Mailboxes were once filled with paper holiday treats, each one giving more love than the one before. Now they trickle in like water from an old pump well in the Sahara Desert.

Facebook has taken away the Christmas cards (and birthday cards for that matter). Log into your social media go to a friends pages and whip out five to 10 words wishing someone a happy holidays and your work is done, albeit half-heartedly.

How about thumbing your nose at technology and bring back the card exchange in an ode to Christmas tradition with a couple of changes:

1) The superstars of the Christmas cards are: decorated trees, holiday ornaments, Santa, reindeer, and carolers. Send me a card with one of those stars on the front of the card. If you're going to be so nice as to send us a picture of your family, remember, as adorable as you all are, you aren't cover material. The family picture should be a 4x6 print that goes inside the card you send.

-and-

2) Please refrain from your urge to include your annual newsletter that chronicles all of the details of your past year. I've been following your social media and again, this is about Santa and his merry clan of friends and helpers.

Help me save Christmas or let's just wrap New Years into a combo gift giving / celebration night into one tidy holiday.

AD OF THE WEEK/MONTH/WHATEVER
Five Great 2017 Holiday Advertisements to Re-energize Your Holiday Spirit

Dish – Christmas Special
Santa revealing his favorite Christmas flick, which as we proved in 2014 really IS a Christmas movie...


eBay – Don’t Shop Like Everybody Else
Don’t be like these horrible gift givers...


Cost Plus World Market – The Performance
The llamas take over...


Lego – Christmas Film 2017
Sensei Wu saves Santa who is then able to save Christmas...


M&M’s – Bring Everyone Together with M&M’s
Two decades later, M&M’s unwraps its classic Christmas ad sequel...

Monday, November 27, 2017

ANAHEIM DUCKS: You Should Have Called The Media Guy!

Post-Thanksgivings are always difficult, It's nearly unfathomable to me how two days of eating turkey and unlimited carbs can set you back. So there I was struggling on the elliptical machine at the club when this video pops up of a tattooed man waltzing through an office with nothing on but an electronically super imposed black box and nothing else.

I mean who would make such a video in this sexually harassment-fueled climate? All we read and hear about are inappropriate men doing rotten things to women around the context of work. Harvey Weinstein, Charlie Rose, Bill O'Reilly, Kevin SpaceyAl Franken, John Lasseter...this list is endless...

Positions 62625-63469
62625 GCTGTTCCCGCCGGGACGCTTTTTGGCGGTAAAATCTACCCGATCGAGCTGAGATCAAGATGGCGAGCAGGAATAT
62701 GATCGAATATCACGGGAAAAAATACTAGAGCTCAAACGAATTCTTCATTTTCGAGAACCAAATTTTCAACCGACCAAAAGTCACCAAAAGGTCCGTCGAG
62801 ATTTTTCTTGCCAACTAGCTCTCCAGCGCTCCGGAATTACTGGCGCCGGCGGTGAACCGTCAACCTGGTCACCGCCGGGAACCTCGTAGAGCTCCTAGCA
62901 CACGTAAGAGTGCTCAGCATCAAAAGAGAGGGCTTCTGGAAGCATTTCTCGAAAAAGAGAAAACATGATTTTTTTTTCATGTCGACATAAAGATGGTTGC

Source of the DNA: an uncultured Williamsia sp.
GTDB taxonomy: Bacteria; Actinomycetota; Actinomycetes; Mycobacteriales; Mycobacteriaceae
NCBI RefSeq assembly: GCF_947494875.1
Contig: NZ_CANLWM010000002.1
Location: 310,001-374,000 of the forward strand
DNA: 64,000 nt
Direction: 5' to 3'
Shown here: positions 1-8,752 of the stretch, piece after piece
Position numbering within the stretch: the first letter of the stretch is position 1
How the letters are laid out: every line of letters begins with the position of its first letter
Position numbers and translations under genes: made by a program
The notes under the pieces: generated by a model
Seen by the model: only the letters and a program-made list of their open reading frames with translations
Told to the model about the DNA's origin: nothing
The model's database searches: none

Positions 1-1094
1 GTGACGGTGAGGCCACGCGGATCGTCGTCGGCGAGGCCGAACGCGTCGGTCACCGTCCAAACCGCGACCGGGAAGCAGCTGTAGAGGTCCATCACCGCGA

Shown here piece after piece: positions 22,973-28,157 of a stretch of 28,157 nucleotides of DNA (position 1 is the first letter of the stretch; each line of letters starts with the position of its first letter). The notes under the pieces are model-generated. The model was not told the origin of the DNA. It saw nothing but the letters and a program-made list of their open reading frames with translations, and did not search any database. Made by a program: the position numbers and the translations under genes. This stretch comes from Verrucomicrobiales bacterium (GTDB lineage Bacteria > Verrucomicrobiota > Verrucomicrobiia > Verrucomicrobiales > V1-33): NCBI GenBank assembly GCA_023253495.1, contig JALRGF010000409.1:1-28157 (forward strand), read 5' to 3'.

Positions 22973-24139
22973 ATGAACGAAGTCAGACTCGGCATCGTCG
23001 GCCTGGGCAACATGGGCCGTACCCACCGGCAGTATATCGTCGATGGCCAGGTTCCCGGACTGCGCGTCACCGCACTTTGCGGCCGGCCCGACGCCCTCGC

...and then there it was...the culprit was the Anaheim Ducks!

Full disclosure: As a life-long Los Angeles Kings supporter (44 years and counting), nothing pleases me more than Anaheim ducking is all up.

So there I am jaw dropped as I watch the news report of perhaps the worst example yet of tone deaf companiesand the individuals who work for themperpetuating something that should never exist in the media in 2017...take a peek:



Okay, so where am I?

I'm waiting by the phone hoping Michael Schulman, the CEO of the Anaheim Ducks, dials my ten digits so we can discuss their brain burp. I mean, I feel for Schulman because how many people at the Ducks are going to get fired? I say this is because I can't remember the last time a major sports team making this kind of advertising mistake. This should have been an easy empty net of a happy birthday message to their parent league (more on that later). But, no, they had to be clever.

As a reformed misogynist, every time I see something like this I say, "stop and take a look around at everything that's happening in all of these industries in the world." If you don't think this is serious, look at the punishments people are receiving for their actions. Currently, the penalty is ejection from your workplace. They might not get everyone immediately, but, take someone like Louis C.K. and what they got him on. The people who make decisions on his projects are thinking out loud themselves...
"Uhm, Louis, this movie you were going to be in? Yeah, no, we aren't worried about that making this real any longer."
"Hey, you have some movies on Netflix? Not anymore!"
Kevin Spacey was supposed to star in J. Paul Getty, Part 2 and Sony said "nah, no need, Kev, we will just re-shoot every scene you were in and still get the movie out on time." This is what ejection from the workplace looks like.

There’s a lot of dreadful advertising out there, especially for sports team, but most of it fades into the superficial tapestry of suburban life. You disregard it and move on with your day. But this is a downright affront to the intelligence of anyone with an operational brainstem.

Somebody somewhere had to sit in the Orange County office and say “How are we going to make a real statement for the National Hockey League?”

"I've got a great idea..."
And someone else had to say, “Wait a minute - what if we ignore all of the headlines out there and make a video skit that screams sexual harassment?”

And then the first someone probably built on this thought with something like, “How about we pick the guy on out known for pranking people so we will have an ‘out’ should some of the overly sensitive demographic object?”